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Author Topic: Recipe for small batch 8 inch pizzas  (Read 755 times)

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Offline PizzAmateur

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Recipe for small batch 8 inch pizzas
« on: March 14, 2019, 12:16:38 AM »
What I am looking for is a recipe for a very small batch of dough for American/Papa John's style pizza.

My usual pizza is 8 to 9 inches and sometimes 10.  That's just about all I can eat at one time.  I don't like cold pizza and don't like to reheat slices.  So, I make small, "personal sized", pizzas.

My usual dough ball is anywhere from 100 to 120 grams, so the middle is relatively thin, but I like a big puffy cornice.

I am no good with the tools available here, so I am hopeful that someone could "scale" a recipe down for me.

I used to make enough dough for 6 to 8 balls, but now I think 3 or 4 balls is about all I can use in a reasonable time frame.

Suggestions for CF or RTF are both welcome.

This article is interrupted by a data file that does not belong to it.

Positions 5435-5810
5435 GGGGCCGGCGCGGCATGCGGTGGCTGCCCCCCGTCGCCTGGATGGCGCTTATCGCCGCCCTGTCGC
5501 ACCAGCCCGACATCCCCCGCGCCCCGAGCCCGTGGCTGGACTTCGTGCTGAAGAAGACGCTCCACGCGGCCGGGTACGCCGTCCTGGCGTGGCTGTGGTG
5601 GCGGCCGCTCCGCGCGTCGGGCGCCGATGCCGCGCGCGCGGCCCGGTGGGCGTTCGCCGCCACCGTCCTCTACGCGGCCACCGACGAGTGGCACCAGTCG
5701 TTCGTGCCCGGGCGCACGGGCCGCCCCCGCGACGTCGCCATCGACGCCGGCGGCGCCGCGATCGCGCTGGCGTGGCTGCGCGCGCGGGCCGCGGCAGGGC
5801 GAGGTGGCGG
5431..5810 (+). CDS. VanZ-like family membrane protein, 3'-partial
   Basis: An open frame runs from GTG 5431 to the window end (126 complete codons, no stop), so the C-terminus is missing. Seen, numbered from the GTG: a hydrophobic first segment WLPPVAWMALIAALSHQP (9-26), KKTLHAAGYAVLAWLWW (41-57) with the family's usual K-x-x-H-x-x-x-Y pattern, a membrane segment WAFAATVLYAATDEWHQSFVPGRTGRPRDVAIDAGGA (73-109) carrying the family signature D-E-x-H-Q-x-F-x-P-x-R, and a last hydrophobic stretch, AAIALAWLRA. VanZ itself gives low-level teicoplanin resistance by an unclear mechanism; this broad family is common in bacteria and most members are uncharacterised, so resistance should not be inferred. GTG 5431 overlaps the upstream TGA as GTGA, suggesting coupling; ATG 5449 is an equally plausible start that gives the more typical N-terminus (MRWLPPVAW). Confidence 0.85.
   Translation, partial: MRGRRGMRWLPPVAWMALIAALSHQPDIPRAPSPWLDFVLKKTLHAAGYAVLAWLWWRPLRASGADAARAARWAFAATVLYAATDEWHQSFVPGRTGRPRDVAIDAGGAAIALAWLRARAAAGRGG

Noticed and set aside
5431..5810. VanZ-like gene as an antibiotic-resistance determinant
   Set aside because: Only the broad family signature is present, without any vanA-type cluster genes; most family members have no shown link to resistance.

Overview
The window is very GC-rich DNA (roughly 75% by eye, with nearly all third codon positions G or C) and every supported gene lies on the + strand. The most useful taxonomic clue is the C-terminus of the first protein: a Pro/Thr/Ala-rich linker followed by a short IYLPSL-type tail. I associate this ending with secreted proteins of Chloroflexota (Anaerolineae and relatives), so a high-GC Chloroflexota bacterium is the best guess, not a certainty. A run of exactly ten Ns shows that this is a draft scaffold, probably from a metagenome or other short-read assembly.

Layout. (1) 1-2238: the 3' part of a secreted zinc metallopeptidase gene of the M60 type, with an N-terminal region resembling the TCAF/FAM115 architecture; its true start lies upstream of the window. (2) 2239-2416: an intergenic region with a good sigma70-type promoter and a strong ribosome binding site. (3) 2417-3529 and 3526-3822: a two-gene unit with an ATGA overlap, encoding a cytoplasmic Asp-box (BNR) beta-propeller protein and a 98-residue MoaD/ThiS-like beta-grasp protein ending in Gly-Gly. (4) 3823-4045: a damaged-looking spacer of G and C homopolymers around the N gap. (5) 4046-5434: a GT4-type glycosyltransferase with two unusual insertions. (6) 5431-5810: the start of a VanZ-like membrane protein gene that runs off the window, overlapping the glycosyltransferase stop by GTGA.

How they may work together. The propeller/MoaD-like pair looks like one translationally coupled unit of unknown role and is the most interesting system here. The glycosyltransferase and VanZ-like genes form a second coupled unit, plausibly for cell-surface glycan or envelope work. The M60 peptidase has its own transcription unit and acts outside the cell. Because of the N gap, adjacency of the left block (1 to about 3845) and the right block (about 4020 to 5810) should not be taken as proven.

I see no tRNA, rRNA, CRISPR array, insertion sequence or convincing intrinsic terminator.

As my handle suggests, I am an amateur pizza maker.  My home oven (old, OLD, Harvest Gold color home oven, so late 1960's - early 1980's) *can* reach 550F, but I usually start cooking as soon as it is preheated.

I do use a stone, which is now in the cleaning cycle because I let my dough rest too long after shaping and topping and, although it was sliding just seconds before launch... it stuck and tore a large hole right in the middle as I launched it onto the stone leaving sauce, cheese and topping to stick to it.  (heavy sigh...)

And THAT would not have bothered me so much, but I had JUST finished a cleaning cycle and the stone was immaculate! (Heavier sigh)